In this study, the researchers employed tissue and blood samples from both mice and patients to establish that the immunoglobulins made by transformed plasma cells recognize specific lipids. More specifically, clonal immunoglobulin in 17 of 20 patients with Gaucher’s disease and in 6 of 6 GBA1−/− mice (which faithfully recapitulate type 1 Gaucher’s disease in humans) with monoclonal gammopathy were specific for LGL1. LGL1 reactivity was also observed for Gaucher’s disease–associated polyclonal gammopathy. In contrast, only low-level or background reactivity was detected in samples obtained from healthy donors or control mice . These studies open newer avenues to intervene the levels of immunoreactive-lipids in patients with Gaucher disease and/or myeloma. According to Dr. Dhodapkar, reducing the lipid levels could be achieved with drugs or lifestyle changes and hence lowers the risk of cancer . This is an elegant study and holds the potential in translating these observations for therapeutic interventions and posits a directly links myeloma, inflammation and metabolic disorders, including obesity.
- Baenke F, Peck B, Miess H, Schulze A (2013) Hooked on fat: the role of lipid synthesis in cancer metabolism and tumour development. Dis Model Mech 6: 1353-1363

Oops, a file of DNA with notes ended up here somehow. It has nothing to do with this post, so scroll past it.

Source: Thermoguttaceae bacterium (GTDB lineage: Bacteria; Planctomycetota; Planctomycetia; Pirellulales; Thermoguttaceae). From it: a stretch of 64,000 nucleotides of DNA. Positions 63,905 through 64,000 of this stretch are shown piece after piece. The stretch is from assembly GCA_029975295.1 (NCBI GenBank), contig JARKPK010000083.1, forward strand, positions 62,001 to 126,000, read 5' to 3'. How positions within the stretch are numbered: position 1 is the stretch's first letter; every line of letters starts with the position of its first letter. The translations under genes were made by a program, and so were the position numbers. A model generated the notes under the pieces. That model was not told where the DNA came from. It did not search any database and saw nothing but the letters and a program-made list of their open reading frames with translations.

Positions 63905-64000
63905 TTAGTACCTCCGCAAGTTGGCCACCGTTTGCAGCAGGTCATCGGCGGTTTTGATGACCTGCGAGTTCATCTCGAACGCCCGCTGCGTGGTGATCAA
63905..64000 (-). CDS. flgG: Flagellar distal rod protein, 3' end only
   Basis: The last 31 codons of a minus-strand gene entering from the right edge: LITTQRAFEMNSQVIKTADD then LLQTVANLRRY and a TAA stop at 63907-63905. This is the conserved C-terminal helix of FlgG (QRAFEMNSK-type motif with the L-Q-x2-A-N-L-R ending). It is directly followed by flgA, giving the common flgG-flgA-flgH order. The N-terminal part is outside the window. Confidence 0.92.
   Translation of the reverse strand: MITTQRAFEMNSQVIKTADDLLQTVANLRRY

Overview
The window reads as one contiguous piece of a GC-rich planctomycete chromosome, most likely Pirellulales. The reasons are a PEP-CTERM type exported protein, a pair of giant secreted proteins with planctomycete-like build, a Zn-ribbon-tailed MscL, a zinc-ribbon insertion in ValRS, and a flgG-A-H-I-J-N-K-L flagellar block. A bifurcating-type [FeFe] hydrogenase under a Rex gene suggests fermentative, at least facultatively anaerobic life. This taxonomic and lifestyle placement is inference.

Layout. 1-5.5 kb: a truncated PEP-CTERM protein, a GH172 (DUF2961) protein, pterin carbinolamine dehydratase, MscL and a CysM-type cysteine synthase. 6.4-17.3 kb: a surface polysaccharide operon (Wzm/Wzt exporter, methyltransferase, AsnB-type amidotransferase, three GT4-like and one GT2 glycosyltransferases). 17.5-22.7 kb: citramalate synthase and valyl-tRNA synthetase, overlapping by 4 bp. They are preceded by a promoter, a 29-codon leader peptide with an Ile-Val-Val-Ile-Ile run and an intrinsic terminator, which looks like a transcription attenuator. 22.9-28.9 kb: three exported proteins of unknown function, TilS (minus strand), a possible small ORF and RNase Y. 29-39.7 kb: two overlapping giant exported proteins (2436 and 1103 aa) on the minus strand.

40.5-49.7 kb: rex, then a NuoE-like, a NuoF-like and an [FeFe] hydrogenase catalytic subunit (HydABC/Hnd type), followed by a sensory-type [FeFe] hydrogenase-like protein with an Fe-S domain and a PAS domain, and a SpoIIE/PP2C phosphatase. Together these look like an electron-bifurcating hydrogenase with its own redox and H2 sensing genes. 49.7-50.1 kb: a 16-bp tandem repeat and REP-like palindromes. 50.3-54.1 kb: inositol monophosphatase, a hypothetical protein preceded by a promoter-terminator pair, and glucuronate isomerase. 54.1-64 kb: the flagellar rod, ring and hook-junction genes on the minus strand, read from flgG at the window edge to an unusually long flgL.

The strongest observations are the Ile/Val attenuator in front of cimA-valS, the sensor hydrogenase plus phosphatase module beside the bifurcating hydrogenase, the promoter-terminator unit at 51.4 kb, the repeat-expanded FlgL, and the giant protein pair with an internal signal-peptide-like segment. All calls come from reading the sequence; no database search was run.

- Santos CR, Schulze A (2012) Lipid metabolism in cancer. FEBS J 279: 2610-2623. [Crossref]
- Currie E, Schulze A, Zechner R, Walther TC, Farese RV Jr (2013) Cellular fatty acid metabolism and cancer. Cell Metab 18: 153-161. [Crossref]
- Zhang F, Du G (2012) Dysregulated lipid metabolism in cancer. World J BiolChem 3: 167-174. [Crossref]
- Pyragius CE, Fuller M, Ricciardelli C, Oehler MK (2013) Aberrant lipid metabolism: an emerging diagnostic and therapeutic target in ovarian cancer. Int J MolSci14: 7742-7756.[Crossref]
- Cantor JR, Sabatini DM (2012) Cancer cell metabolism: one hallmark, many faces. Cancer Discov2: 881-898. [Crossref]
- Nomura DK, Cravatt BF (2013) Lipid metabolism in cancer. BiochimBiophysActa 1831: 1497-1498. [Crossref]
- Baumann J, Sevinsky C, Conklin DS (2013) Lipid biology of breast cancer. BiochimBiophysActa 1831: 1509-1517. [Crossref]